Presiding: Katina Rogers, Graduate Center, CUNY, @katinelynn
Speakers: Jacinta Yanders, The Ohio State University, @learnteachwin; Christina Katopodis, Graduate Center, CUNY, @nemersonian
If you’re here, you have a presence online. So began Katina Rogers’ opening remarks in the workshop she, Christina Katopodis, and Jacinta Yanders hosted on digital scholarly identity. As they argue, it is impossible today not to have a presence online: your name might appear in the program of your national association conference, you might be tagged in an old photo or youthful digital escapade, or your students might have created a profile for you on RateMyProfessor.com. As modern day scholars, we cannot avoid an online presence. What we can do is control what that presence looks like and what it says about us—and this is the subject of the workshop. Responding to the MLA 2019 theme of Textual Transaction, the workshop takes up the call to this question about the transactions between human, text, and context by asking participants to think about transaction in the construction of a digital scholarly identity: both the required transaction between scholar and public of having such as identity and the online transactions necessary to create one. Designed as a discussion between the panelists, the workshop offers only brief notes from each panelist followed by a more Q&A-style discussion, so in this review I focus on highlighting the themes of the workshop.
Risks of Digital Scholarly Identities and Work
As part of their remarks, speakers Katopodis and Yanders highlight both the risks of a digital presence and the rewards, themes which carry through the rest of the workshop. They begin with a think-pair-share activity, asking attendees to list one thing that scares us about having a digital identity and one thing that excites us. Here are the fears we shared:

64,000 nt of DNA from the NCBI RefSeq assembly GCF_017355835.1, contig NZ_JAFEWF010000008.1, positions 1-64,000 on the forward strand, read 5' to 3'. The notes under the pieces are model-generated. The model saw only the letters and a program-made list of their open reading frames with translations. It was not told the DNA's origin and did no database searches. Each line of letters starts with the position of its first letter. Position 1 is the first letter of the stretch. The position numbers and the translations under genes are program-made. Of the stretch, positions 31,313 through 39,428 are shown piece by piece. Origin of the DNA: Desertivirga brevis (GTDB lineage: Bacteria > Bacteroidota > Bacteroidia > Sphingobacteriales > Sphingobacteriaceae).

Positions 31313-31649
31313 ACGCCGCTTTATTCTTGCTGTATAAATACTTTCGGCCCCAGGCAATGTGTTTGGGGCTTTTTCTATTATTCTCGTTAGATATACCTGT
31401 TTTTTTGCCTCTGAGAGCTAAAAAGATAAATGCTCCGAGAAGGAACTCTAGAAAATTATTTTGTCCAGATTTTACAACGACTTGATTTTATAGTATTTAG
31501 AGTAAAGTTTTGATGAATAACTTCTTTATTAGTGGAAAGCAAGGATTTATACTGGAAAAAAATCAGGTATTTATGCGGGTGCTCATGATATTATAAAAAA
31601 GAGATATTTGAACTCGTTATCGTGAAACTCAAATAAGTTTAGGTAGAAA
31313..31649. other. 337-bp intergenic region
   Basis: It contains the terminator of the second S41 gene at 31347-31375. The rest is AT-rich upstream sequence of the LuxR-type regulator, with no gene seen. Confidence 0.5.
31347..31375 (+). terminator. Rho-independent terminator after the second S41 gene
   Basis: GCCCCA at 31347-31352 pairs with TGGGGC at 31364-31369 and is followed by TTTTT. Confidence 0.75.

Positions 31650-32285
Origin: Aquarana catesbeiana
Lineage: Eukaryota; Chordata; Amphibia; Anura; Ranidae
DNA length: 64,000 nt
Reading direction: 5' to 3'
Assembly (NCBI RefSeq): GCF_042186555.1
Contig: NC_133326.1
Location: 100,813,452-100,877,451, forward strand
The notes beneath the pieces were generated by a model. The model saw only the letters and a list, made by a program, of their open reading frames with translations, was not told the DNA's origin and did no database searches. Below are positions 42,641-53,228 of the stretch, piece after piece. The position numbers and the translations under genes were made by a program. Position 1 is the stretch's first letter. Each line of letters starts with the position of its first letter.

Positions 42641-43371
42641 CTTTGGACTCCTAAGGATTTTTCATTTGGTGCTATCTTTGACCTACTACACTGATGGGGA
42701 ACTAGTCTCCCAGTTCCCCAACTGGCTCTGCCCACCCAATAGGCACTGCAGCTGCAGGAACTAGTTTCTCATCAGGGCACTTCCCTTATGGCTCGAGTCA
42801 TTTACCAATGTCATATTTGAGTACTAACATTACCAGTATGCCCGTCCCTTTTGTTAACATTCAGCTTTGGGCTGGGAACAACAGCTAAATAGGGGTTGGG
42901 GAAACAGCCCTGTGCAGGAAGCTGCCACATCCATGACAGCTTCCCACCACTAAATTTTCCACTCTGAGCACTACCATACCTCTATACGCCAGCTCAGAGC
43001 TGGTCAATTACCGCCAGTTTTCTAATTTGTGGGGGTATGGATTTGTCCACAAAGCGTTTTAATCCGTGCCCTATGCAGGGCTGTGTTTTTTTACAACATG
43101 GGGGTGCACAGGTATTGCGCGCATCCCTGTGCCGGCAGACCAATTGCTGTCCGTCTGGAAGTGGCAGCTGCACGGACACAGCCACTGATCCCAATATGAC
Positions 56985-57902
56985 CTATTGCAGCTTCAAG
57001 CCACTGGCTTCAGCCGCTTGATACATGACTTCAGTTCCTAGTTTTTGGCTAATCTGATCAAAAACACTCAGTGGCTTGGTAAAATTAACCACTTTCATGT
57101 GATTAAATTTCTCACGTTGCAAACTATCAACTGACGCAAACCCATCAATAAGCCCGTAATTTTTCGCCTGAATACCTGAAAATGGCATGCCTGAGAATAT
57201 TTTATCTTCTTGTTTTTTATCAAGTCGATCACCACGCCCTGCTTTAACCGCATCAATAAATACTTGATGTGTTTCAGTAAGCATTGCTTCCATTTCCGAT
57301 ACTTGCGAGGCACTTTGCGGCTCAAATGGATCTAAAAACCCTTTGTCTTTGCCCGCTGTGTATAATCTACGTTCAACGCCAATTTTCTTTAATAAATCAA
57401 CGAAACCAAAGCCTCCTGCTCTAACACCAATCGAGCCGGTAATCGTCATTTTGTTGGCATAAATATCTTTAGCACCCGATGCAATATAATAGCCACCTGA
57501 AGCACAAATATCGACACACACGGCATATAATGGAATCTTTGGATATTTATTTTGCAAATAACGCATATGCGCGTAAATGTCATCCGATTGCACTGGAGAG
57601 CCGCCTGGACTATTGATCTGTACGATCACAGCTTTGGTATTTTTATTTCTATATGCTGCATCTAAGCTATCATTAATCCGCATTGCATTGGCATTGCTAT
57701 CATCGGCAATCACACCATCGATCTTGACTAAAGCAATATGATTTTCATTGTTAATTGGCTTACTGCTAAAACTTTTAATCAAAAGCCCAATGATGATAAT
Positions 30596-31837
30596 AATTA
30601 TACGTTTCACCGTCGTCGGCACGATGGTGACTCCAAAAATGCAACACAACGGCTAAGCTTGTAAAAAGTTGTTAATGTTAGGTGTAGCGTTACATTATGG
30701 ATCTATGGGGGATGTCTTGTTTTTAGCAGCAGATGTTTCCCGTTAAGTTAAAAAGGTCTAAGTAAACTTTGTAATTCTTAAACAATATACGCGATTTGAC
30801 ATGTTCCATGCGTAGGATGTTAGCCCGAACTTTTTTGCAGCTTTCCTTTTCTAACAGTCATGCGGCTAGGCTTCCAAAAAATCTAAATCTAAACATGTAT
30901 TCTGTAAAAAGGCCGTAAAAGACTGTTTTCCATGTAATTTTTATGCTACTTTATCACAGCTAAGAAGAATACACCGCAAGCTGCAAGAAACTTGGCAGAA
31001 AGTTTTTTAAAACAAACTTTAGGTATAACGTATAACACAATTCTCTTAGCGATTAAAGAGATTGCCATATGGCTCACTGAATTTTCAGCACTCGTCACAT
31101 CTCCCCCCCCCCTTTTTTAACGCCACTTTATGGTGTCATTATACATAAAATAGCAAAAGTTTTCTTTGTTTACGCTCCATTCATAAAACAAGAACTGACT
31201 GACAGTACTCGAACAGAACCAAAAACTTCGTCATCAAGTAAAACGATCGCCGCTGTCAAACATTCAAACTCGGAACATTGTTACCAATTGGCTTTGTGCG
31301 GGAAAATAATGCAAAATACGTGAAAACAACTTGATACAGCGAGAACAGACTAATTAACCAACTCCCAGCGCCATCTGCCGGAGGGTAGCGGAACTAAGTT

- judgement by other scholars/people in field;
- theft of our work and ideas;
- data security and being hacked;
- data management as the complexities therein;
- harassment and trolling;
- time and affective costs of being on social media more
Speaking to an audience that includes both scholars with active or burgeoning online presences interested in learning more and those skeptical of the entire endeavour, all the three panelists refuse to shy away from the tangible risks and efforts of digital identities and digital scholarly work, acknowledging the concerns of participants and sharing their own experiences: the harassment, the affective costs, the sometimes-steep technological learning curves, and the time required. Their workshop focuses not on setting aside these concerns but productively working within them.
Rewards of Digital Scholarly Identities and Work
So why have a digital scholarly identity?